The area upon which Oak Hill is located is characterized by mostly hilly terrain. Limestone rimrock structures are commonplace in Oak Hill. The community is located above the Edwards and Trinity aquifers, resulting in the abundance of caves, sinkholes, karst features, and springs, which allow for recharge and discharge of groundwater. In addition, Barton, Slaughter, and Williamson creeks, which all lead to the nearby Colorado River, flow through Oak Hill. Riparian woodlands exist along areas of these creeks. Threatened bird species, including the golden-cheeked warbler (Setophaga chrysoparia) and the black-capped vireo (Vireo atricapilla) live in some areas of Oak Hill.

Boundaries

As Oak Hill is not an incorporated community, it does not have any legal boundaries. The community of neighborhoods is centered around the intersection of U.S. Route 290/TX-71 and Williamson Creek, roughly 8 mi (13 km) southwest of the center of Austin. The Oak Hill Association of Neighborhoods (OHAN) defines Oak Hill as "...starting from Travis Country in the Northwest, neighborhoods bordering Brodie Lane down to the Travis/Hays County line, following the county line on the south up to Highway 290 West, and then neighborhoods bordering Circle Drive and Thomas Springs Road and finally along the Southwest Parkway." The boundaries defined by OHAN include areas within six ZIP codes and 89 neighborhoods, including Circle C Ranch. However, only 29 neighborhood homeowners' associations are members of OHAN. The city of Austin defines West Oak Hill and East Oak Hill as neighborhood planning areas, encompassing areas adjacent to U.S. Route 290 from Circle Drive to a location slightly east of Texas State Highway Loop 1. Spanning 11,123 acres (45.01 km2), the neighborhood planning area is Austin's largest.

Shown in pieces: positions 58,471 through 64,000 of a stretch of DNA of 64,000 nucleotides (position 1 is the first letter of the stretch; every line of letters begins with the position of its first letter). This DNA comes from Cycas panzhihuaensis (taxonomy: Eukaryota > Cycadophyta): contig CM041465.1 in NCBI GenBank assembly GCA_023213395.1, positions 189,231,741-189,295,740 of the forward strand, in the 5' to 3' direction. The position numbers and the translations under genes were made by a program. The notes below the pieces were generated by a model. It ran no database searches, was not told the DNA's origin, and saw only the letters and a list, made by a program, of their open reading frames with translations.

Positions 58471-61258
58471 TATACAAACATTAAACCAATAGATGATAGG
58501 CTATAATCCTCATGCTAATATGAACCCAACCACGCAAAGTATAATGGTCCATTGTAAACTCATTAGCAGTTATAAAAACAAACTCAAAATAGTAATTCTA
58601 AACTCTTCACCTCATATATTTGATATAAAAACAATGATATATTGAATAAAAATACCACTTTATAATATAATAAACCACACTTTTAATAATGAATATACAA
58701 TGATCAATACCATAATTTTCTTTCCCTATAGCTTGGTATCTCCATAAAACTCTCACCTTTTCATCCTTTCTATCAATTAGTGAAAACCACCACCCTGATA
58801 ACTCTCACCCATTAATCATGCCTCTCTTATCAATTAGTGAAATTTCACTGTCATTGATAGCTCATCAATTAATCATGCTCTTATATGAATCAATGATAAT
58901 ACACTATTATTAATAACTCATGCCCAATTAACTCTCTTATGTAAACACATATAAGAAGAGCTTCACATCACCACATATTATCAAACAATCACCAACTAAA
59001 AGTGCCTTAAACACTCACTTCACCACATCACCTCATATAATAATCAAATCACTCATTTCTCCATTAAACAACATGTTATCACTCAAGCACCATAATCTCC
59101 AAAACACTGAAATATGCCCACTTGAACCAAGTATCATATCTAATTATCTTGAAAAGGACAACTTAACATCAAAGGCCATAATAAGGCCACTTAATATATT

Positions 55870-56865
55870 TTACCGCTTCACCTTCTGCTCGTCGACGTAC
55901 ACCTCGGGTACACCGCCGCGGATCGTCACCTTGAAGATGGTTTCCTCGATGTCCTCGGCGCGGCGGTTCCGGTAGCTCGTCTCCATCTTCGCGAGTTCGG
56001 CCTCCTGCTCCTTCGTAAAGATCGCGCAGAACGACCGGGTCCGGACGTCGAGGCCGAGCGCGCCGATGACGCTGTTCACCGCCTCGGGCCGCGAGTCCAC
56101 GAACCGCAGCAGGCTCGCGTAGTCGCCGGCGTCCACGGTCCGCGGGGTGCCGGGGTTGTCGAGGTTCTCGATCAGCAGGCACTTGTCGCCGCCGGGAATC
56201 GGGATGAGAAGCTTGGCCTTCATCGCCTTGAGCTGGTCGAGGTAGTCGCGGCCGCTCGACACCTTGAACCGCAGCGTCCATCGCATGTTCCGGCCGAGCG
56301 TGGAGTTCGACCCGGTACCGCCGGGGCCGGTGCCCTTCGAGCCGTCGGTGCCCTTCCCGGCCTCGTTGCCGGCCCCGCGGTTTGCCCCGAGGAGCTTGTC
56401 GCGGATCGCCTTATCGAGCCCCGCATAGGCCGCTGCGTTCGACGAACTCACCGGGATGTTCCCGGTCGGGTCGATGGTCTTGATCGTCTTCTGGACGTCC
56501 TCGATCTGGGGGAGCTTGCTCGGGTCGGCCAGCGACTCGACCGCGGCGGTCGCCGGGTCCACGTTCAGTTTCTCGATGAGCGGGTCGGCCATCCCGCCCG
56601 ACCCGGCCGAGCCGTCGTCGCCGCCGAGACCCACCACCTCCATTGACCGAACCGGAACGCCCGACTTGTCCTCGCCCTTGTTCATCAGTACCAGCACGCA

Climate data for Sunset Valley
Month Jan Feb Mar Apr May Jun Jul Aug Sep Oct Nov Dec Year
Record high °F (°C) 90
(32.2)
99
(37.2)
98
(36.7)
99
(37.2)
104
(40)
109
(42.8)
109
(42.8)
112
(44.4)
112
(44.4)
100
(37.8)
91
(32.8)
90
(32.2)
112
(44.4)
Average high °F (°C) 62
(16.7)
65
(18.3)
72
(22.2)
80
(26.7)
87
(30.6)
92
(33.3)
96
(35.6)
97
(36.1)
91
(32.8)
82
(27.8)
71
(21.7)
62
(16.7)
74
(23.3)
Average low °F (°C) 41
(5)
45
(7.2)
51
(10.6)
59
(15)
67
(19.4)
72
(22.2)
74
(23.3)
75
(23.9)
69
(20.6)
61
(16.1)
51
(10.6)
42
(5.6)
59
(15)
Record low °F (°C) −2
(-18.9)
−1
(-18.3)
18
(-7.8)
30
(-1.1)
40
(4.4)
51
(10.6)
57
(13.9)
58
(14.4)
41
(5)
30
(-1.1)
20
(-6.7)
4
(-15.6)
−2
(-18.9)
Precipitation inches (mm) 2.22
(56.4)
2.02
(51.3)
2.76
(70.1)
2.09
(53.1)
4.41
(112)
4.33
(110)
1.88
(47.8)
2.35
(59.7)
2.99
(75.9)
3.88
(98.6)
2.96
(75.2)
2.40
(61)
34.29
(871)
Source: Weather.com

Transportation

Currently, the Texas Department of Transportation (TxDot) is planning to expand highway 290/71, the Highway 290 West project. TxDOT has designed a variety of options for 290/71 and is seeking community input on those designs.

Oak Hill Park and Ride serves as a commuter hub for Capital Metropolitan Transportation Authority, providing flier service from Southwest Austin into the center of Austin. As of December 2013, the Park and Ride is located at the Austin Community College District Pinnacle campus.

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Oak Hill, Austin, Texas Facts for Kids. Kiddle Encyclopedia.